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"Tōryanse" (通りゃんせ) is the name of the traditional Japanese children's tune (warabe uta). It is a common choice for music played by traffic lights in Japan when it is safe to cross.


The words to the song are:

Japanese: Romaji: Translation:
通りゃんせ 通りゃんせ Tōryanse, tōryanse You may go in, you may enter
ここはどこの 細道じゃ
Koko wa doko no hosomichi ja?
Which way is this narrow pathway?
天神さまの 細道じゃ

Tenjin-sama no hosomichi ja

This is the narrow pathway of the Tenjin shrine

ちっと通して 下しゃんせ
Chitto tōshite kudashanse
Please allow me to go through
御用のないもの 通しゃせぬ Goyō no nai mono tōshasenu Those without good reason shall not pass
この子の七つの 御祝いに
Kono ko no nanatsu no oiwai ni
To celebrate the 7th birthday of this child
御札を納めに 参ります
Ofuda wo osame ni mairimasu
We've come to dedicate our offering [to offer our ofuda here]

行きはよいよい 帰りはこわい

Iki wa yoi yoi, kaeri wa kowai

Going in is easy, but returning is scary[1]

こわいながらも Kowai nagara mo It's scary, but
通りゃんせ 通りゃんせ Tōryanse, tōryanse You may go in, You may pass through


The Monument of Tōryanse in Yamakaku Shrine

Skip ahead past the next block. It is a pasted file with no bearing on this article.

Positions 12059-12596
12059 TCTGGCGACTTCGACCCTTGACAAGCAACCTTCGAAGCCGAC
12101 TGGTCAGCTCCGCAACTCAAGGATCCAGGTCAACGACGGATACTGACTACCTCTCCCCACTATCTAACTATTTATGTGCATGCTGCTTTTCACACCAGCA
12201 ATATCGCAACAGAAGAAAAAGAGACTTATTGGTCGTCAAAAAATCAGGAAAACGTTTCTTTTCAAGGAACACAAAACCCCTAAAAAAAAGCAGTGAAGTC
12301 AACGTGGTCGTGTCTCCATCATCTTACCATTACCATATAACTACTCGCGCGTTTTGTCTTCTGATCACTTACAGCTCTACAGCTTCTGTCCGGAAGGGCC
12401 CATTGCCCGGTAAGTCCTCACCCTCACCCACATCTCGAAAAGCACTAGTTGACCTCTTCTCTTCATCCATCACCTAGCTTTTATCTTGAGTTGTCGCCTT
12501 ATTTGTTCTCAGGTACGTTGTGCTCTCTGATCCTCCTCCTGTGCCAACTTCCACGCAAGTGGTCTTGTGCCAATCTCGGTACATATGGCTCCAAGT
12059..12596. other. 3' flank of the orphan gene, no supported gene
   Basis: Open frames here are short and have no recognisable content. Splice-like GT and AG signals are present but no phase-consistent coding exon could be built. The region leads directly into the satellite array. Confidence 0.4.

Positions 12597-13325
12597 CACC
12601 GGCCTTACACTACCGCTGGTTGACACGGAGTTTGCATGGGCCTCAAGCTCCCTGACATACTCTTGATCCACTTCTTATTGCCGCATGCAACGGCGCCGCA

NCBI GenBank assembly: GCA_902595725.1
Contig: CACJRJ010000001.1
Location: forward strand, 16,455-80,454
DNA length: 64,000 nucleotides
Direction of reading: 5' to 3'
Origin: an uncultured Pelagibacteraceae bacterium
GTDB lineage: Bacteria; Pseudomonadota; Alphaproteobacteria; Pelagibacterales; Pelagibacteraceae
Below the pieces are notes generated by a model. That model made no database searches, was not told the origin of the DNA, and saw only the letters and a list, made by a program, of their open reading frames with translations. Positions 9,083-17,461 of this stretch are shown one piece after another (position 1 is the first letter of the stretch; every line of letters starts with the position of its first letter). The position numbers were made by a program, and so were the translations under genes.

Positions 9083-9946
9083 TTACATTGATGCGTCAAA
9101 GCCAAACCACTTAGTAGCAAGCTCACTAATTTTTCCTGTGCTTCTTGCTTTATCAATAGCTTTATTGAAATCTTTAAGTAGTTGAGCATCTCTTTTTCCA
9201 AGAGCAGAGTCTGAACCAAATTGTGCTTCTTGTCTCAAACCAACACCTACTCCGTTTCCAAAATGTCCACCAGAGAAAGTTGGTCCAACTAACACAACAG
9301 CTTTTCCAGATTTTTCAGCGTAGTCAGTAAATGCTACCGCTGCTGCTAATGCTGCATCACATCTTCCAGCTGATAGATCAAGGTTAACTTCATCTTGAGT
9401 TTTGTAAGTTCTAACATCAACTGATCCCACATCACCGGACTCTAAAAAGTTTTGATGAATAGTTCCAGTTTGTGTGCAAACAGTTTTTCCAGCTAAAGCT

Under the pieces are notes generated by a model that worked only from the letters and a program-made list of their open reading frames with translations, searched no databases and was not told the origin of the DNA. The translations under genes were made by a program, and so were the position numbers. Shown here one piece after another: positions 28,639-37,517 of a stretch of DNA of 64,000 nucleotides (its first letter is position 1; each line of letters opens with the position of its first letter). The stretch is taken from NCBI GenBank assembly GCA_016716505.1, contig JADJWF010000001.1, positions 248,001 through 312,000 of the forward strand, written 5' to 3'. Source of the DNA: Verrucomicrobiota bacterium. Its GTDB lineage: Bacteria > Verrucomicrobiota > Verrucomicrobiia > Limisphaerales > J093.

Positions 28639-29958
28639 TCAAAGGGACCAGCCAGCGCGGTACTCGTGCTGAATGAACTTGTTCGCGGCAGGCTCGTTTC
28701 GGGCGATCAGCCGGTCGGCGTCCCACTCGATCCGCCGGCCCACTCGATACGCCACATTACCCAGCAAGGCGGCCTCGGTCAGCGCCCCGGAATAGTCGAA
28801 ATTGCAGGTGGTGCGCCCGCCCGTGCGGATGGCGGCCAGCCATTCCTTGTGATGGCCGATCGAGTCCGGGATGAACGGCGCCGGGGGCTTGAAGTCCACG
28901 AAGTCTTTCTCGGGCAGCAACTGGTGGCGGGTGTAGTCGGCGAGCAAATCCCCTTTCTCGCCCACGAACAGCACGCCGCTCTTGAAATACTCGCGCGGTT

There are many theories to the origin of the song, but all agree that it is a portrayal of an exchange between a civilian and a guard manning some sort of a checkpoint — at Kawagoe Castle according to one theory. In the old days when infant mortality was high, people celebrated when a child survived to reach the age of 7 (as well as 3 and 5; see Shichi-Go-San), and ordinary people were only allowed to visit the shrine within the castle compound for special occasions.

This particular warabe uta is sung as part of a traditional game where two children facing each other link their hands to form an arch 'checkpoint', and the remaining children walk through underneath in a line (and back round again in circles). The child who happens to be under the arch when the song finishes is then 'caught', not unlike Anglophone game London Bridge is Falling Down.

The tune being played at Japanese pedestrian crossings is an analogy to this game, i.e., it is safe to cross until the music stops.

Popular culture[edit]

Tōryanse can be heard in:

See also[edit]


  1. ^ This sentence is ambiguous and controversial. See 実用日本語表現辞典. The word kowai can be 強い "hard/difficult" as well. cf. 手強い(てごわい)

External links[edit]